Underground Economy
Oral Question Period

2:45 p.m.

Reform

Jan Brown Calgary Southeast, AB

Mr. Speaker, my question is for the Minister of National Revenue.

A growing number of Canadians are joining the underground economy and evading taxes. The chairman of the finance committee suggests that it is the fault of the GST. On the other hand, the Minister of National Revenue suggests that chartered accountants and lawyers are somehow responsible.

Is the government looking for scapegoats or does it really know why the underground economy is exploding?

Underground Economy
Oral Question Period

2:45 p.m.

Victoria
B.C.

Liberal

David Anderson Minister of National Revenue

Mr. Speaker, I thank the hon. lady for her question, particularly as my wife who has two law degrees is sitting in the gallery today.

I would point out that the underground economy has many facets. We are attempting to deal with them as best we can on a number of fronts, including the smuggling we have talked about before, including increased enforcement, and including efforts to make sure the tax system is fairer.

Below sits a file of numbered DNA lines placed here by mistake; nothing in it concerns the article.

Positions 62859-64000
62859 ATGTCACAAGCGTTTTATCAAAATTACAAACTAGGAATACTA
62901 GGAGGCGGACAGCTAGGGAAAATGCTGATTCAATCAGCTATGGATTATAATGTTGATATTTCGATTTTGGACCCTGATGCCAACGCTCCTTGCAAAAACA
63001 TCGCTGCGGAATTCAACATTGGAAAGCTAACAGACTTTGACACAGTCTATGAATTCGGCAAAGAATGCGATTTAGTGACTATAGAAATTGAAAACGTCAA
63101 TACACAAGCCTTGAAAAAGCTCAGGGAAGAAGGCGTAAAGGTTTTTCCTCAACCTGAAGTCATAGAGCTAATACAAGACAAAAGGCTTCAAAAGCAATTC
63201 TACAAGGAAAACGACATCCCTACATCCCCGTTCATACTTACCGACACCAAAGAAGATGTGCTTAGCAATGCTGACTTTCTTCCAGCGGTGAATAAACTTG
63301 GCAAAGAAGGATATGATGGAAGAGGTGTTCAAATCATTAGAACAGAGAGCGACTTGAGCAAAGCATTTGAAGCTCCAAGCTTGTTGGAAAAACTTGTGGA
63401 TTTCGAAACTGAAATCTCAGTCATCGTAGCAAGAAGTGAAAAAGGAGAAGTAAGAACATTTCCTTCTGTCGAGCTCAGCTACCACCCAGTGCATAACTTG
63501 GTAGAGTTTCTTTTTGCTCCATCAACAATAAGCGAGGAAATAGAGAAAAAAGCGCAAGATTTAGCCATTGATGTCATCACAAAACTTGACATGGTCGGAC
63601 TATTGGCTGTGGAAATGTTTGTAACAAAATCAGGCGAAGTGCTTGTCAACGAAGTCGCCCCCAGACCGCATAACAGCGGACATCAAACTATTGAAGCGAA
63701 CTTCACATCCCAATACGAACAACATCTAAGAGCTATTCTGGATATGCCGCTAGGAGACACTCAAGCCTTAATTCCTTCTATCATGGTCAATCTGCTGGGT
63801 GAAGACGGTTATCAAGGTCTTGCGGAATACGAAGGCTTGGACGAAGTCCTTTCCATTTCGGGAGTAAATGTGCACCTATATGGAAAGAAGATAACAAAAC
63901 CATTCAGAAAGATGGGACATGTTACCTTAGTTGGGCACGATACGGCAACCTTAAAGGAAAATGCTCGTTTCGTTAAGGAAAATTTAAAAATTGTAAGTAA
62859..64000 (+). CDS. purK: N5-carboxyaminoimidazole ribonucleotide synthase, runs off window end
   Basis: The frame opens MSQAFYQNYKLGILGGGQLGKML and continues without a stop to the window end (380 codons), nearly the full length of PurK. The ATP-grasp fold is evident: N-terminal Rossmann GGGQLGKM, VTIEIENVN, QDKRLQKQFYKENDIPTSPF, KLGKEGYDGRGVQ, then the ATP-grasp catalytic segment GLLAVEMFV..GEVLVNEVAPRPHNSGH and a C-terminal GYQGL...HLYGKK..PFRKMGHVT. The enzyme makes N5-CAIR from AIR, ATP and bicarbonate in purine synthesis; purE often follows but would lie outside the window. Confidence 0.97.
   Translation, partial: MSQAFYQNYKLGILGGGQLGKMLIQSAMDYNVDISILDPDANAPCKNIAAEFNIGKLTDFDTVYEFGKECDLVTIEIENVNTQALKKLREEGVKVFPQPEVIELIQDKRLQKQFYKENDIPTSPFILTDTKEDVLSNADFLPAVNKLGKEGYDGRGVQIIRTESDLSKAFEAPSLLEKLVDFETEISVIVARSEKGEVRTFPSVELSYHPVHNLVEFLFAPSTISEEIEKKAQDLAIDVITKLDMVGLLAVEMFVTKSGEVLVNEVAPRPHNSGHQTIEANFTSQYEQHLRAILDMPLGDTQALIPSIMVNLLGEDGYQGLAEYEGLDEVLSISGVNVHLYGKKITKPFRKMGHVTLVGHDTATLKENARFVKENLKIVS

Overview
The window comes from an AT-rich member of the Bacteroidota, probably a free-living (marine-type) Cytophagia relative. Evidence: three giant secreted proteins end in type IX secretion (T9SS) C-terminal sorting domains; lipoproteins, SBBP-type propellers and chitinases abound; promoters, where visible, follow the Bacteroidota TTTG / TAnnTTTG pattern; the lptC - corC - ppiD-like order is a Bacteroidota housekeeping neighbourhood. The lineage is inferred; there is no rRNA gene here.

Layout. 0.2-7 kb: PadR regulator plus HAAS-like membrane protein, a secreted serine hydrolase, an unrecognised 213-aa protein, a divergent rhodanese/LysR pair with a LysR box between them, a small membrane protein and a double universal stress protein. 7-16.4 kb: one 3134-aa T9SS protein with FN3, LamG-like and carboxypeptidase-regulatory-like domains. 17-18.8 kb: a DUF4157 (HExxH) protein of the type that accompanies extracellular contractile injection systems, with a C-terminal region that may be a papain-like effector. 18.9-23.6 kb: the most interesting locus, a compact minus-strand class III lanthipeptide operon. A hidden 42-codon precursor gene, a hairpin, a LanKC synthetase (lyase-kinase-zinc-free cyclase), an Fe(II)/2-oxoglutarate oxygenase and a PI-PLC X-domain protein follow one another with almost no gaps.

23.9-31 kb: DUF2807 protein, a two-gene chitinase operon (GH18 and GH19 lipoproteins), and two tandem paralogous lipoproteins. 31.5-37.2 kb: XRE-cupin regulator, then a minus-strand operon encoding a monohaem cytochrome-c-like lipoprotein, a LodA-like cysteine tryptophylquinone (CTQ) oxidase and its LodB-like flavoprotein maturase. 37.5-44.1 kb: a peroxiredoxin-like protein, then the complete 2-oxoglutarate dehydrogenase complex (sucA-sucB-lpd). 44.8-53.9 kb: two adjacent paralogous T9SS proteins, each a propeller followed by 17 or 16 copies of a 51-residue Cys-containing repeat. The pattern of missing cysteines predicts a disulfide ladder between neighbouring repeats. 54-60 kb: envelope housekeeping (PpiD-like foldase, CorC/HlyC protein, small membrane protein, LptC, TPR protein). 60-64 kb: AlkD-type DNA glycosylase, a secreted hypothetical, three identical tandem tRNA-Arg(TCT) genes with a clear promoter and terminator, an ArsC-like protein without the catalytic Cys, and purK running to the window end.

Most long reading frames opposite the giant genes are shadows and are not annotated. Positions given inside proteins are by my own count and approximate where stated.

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I point out to her that the remarks I made with respect to the specific questions she asked me concerning lawyers and chartered accountants were simply that all people who cheat, no matter what their profession, are subject to investigations by Revenue Canada and to prosecution.

I assure her a distinction that was not made in some of the CBC reports on this interview was that there is no effort made to target any particular profession; only those people within professions who cheat and who cheat their fellow citizens by failing to pay their fair share of taxes.

Underground Economy
Oral Question Period

2:45 p.m.

Reform

Jan Brown Calgary Southeast, AB

I have a supplementary question, Mr. Speaker.